These crossbenchers could have a huge impact on Australia’s climate policy

08.07.16 By
This article is more than 8 years old

Election day is over, but the result is still up in the air.

On the most recent count, neither major party has secured enough seats to command a majority in the Lower House (House of Representatives) which is required to form Government.

What does this mean for climate change, and climate policy?

If we end up with a hung Parliament, then the balance of power could rest in the hands of a few crossbenchers – politicians who are independent of both of the major parties. Winning their support will be crucial to forming government and passing legislation.

So just who are the crossbench politicians, and where do they stand on climate change?

Here’s what we know so far…


Rebekha Sharkie (Nick Xenophon Team): Mayo, SA

Read more here.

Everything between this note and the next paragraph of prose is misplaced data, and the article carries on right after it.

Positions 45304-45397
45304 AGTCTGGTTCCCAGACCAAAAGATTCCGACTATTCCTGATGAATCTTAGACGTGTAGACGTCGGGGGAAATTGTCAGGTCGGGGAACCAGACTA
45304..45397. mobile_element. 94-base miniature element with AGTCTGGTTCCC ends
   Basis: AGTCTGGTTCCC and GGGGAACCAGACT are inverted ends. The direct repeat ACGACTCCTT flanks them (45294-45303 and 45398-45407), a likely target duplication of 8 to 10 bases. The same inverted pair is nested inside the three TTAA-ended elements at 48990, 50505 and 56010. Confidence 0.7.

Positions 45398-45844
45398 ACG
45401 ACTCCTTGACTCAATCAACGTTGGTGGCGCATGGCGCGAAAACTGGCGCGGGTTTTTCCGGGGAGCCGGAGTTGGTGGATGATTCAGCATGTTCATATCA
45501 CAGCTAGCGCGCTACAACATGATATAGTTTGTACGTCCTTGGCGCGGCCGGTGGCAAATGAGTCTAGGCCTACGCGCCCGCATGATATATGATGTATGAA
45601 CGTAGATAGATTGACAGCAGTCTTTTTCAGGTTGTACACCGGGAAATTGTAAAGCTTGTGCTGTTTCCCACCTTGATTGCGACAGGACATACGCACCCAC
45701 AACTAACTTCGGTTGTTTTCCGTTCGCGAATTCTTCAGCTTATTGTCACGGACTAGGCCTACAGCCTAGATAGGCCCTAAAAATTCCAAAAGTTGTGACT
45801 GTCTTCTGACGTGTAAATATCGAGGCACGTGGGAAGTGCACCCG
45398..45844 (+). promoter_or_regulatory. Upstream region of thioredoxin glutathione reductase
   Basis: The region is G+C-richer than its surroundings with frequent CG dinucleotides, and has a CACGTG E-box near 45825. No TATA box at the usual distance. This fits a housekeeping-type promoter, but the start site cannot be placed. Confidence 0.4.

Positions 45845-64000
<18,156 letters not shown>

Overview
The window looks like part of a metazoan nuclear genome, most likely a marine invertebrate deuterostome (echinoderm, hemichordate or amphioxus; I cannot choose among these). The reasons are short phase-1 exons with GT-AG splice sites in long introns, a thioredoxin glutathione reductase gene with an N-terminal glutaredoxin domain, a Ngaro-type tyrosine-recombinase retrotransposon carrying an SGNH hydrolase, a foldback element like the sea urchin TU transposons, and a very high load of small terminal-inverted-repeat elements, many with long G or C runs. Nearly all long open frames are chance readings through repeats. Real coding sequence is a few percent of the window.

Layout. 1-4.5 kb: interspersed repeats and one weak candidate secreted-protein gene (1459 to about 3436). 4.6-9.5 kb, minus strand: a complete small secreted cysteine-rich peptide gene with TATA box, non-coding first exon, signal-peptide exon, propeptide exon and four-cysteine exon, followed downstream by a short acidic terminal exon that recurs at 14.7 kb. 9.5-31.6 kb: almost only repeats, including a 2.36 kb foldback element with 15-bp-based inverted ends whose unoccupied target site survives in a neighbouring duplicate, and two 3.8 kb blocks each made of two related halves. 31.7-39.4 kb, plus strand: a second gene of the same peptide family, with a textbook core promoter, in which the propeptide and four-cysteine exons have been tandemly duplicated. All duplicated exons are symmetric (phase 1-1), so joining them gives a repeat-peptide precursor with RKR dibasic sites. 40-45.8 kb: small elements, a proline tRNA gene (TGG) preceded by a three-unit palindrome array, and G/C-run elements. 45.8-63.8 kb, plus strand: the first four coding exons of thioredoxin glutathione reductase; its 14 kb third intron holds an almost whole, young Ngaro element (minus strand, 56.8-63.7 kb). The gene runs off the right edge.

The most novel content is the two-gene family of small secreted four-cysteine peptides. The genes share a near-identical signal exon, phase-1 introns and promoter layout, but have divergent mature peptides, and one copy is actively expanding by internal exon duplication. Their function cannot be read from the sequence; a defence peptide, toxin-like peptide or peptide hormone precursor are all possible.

Cathy McGowan (Independent): Indi, VIC

Read more here.

Bob Katter (The Katter’s Australian Party): Kennedy, QLD


Read more here.

Andrew Wilkie (Independent): Denison, TAS


Read more here.

Adam Bandt (Greens): Melbourne, VIC


Read more here.


The Senate has a broad role including introducing legislation and reviewing legislation passed in the Lower House. Vote counting for the Senate takes longer, so we won’t know the final outcome for a while yet.

However, results so far* suggest the Government will need to work with a significant crossbench, including:

The Greens (3-6 Senators*)

Read more here.

Derryn Hinch’s Justice Party (1 Senator*)

Nick Xenaphon Team (2-3 Senators*)

Read more here.

Pauline Hanson’s One Nation (1 Senator*)

Read more here.

Jacqui Lambie Network (1 Senator*)

Read more here.

Stay tuned for more on the Senate crossbench.

And in the meantime?

Regardless of how the votes unfold over the next few days and weeks, one thing is certain: the next government of Australia will play a key role in either helping or hindering action on climate change.

*At the time of writing the legends at the AEC still have a lot of counting ahead. These numbers are based on preliminary data from the ABC and are subject to change.

Images via candidates’ websites or Twitter profiles.